• Muscle Cramps – Have you ever been blessed with a mid-sleep Charlie Horse?  If you’ve woken up, screaming, trying to figure out what demonic entity has manifested and is trying to drag you to Hell through your calf muscles, you know they’re torture.  Any muscle cramps or twitching during or after workouts is a pretty sure sign that you’re dehydrated and are working with some electrolyte imbalance.  Good news?  You don’t need a priest to fix the issue.
  • GI Distress – Runners trots.  The runners flu.  All super cute terms for a very ugly situation.  That mid-run signal from your gut that you’ve got approximately 76 seconds to find a bathroom.  Dehydration can also cause vomiting, and make it difficult for your stomach to process fuel.  All around bad things.  If you’re regularly experiencing these kind of stomach ailments, your first course of action should be assessing your hydration.
  • Fatigue – Crazy things start to happen when your body isn’t getting enough water.  Your blood volume lowers, which prevents blood from reaching your brain and forces your heart to work harder.  All of this can make you feel, well, drained.  Your body has important work to do, especially when you’re exercising.  And if your body doesn’t have everything it needs, it will find ways to slow you down.
  • Poor Recovery – When we run, our muscles suffer microscopic trauma and tears.  What makes us stronger is how the body rebuilds itself after this trauma.  And in order to do so, it needs a good source of blood pumping to your muscles.  Which requires, you guessed it, water.  Chronic dehydration can kill your recovery, and make you feel like you’ve aged 10 years overnight.  Not quite the impact we want from our workouts.

Now that you know more than ever wanted to about dehydration, let’s talk about all the ways you can prevent it! Generally, I recommend a steady intake of water during runs for my coaching clients. A couple drinks of water every time your Garmin beeps to let you know you’ve run a mile is usually adequate. And if you’re feeling thirsty while you’re running, you may want to start in on the electrolyte replacements as well.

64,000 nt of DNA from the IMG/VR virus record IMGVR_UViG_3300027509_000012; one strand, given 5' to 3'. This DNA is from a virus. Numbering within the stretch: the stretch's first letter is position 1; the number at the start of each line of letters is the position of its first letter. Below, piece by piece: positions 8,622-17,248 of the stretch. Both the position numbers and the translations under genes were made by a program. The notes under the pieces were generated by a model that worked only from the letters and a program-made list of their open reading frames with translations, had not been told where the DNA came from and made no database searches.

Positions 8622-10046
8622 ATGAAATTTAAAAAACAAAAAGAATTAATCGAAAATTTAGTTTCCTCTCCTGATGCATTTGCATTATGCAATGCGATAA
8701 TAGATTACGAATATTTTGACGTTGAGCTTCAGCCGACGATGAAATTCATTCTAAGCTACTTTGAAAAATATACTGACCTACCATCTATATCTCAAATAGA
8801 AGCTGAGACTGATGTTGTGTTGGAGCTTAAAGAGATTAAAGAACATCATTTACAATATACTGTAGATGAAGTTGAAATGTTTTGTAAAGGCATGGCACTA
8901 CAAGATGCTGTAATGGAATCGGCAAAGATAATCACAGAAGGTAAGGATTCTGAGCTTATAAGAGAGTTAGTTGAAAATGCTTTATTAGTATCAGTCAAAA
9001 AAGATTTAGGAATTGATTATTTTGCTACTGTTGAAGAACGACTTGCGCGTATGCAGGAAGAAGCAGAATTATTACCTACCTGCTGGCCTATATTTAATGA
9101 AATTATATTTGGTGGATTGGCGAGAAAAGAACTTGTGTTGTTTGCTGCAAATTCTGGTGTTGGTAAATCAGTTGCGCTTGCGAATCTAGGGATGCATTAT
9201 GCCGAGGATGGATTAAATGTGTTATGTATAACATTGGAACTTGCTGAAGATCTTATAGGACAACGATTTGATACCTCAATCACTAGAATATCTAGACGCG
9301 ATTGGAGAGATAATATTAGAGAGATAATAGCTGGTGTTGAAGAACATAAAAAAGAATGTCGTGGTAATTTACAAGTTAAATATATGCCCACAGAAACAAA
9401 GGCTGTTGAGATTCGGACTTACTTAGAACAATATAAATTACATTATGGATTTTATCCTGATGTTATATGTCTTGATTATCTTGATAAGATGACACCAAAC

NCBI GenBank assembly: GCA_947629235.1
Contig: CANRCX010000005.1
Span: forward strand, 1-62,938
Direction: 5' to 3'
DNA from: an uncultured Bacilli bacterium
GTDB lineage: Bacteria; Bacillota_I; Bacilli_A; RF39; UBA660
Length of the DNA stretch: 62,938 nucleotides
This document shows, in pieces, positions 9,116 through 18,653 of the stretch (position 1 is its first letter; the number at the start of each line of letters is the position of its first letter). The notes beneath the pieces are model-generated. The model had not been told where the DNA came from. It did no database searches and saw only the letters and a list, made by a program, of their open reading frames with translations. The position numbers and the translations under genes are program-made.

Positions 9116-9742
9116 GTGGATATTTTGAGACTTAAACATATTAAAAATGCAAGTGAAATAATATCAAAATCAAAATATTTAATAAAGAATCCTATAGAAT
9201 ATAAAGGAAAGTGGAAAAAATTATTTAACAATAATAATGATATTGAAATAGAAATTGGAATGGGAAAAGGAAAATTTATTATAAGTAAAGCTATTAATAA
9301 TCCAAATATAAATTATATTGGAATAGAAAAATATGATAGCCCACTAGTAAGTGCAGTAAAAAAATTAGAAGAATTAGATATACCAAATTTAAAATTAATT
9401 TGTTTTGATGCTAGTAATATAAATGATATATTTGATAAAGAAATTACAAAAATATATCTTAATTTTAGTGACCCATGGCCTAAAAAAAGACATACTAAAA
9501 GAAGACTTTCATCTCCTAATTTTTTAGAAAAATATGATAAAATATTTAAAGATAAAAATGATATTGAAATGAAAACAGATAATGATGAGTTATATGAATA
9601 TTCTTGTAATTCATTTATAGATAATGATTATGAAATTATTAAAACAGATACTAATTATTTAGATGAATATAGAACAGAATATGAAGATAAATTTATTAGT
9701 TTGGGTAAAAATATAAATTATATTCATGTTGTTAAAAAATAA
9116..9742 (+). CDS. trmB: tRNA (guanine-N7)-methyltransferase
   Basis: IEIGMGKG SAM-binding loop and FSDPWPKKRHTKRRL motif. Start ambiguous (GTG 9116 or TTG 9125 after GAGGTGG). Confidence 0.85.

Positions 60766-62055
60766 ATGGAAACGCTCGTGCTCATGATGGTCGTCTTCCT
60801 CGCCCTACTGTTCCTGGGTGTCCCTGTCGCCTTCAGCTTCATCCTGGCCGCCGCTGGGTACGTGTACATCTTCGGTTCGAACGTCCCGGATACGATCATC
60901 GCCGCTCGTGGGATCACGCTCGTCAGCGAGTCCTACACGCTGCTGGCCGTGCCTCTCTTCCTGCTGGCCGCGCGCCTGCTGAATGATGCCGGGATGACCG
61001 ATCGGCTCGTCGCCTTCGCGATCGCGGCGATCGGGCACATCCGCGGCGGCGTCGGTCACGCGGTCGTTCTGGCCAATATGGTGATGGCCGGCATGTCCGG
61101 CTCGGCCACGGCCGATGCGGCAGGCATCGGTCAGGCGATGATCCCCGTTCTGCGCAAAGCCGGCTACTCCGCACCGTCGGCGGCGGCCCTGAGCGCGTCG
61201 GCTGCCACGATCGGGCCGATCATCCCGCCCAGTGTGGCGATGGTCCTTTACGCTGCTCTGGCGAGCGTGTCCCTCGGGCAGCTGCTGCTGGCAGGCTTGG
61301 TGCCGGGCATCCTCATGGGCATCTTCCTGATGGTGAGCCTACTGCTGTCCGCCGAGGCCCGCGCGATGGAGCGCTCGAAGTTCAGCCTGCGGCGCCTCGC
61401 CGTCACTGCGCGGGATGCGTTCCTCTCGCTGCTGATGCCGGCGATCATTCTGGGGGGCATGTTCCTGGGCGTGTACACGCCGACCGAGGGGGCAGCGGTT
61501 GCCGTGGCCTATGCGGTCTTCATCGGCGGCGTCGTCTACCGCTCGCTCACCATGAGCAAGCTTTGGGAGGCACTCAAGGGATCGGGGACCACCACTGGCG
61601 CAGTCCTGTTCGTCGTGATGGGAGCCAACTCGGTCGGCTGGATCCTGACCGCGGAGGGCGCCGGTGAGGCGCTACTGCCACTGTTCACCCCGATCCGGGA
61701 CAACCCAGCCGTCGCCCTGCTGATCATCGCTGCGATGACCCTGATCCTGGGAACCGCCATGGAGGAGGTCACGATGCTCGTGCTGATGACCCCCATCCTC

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Additionally, hydrating the day before a long or tough effort can go a long way to making sure your workout doesn’t leave you completely depleted.  If you know you’ve got a long run on Saturday, try getting in an extra liter of water on Friday.  And keep drinking regularly after hard workouts.  As unappealing as it may be, keep an eye on your pee for a few hours after workouts; once it returns to a light yellow color, you can slow down on the rehydration efforts.

What do you do if you like to run in an area that is remote or lacks water fountains?  Well, you’ve got to channel your inner camel, and carry it.  Don’t worry, hydration packs and products have come a long way in the last decade, and you don’t need to settle for something that sloshes and chafes you.  Here’s some of my favorite recommendations.

Running Hydration System Options

Handheld Bottles – These are a convenient option when you want to have some water, but not a whole lot. Most handheld bottle systems come designed to strap onto your hand so that you don’t actually have to work on holding your water. Very convenient! They’re easily refillable, and obviously never far out of reach.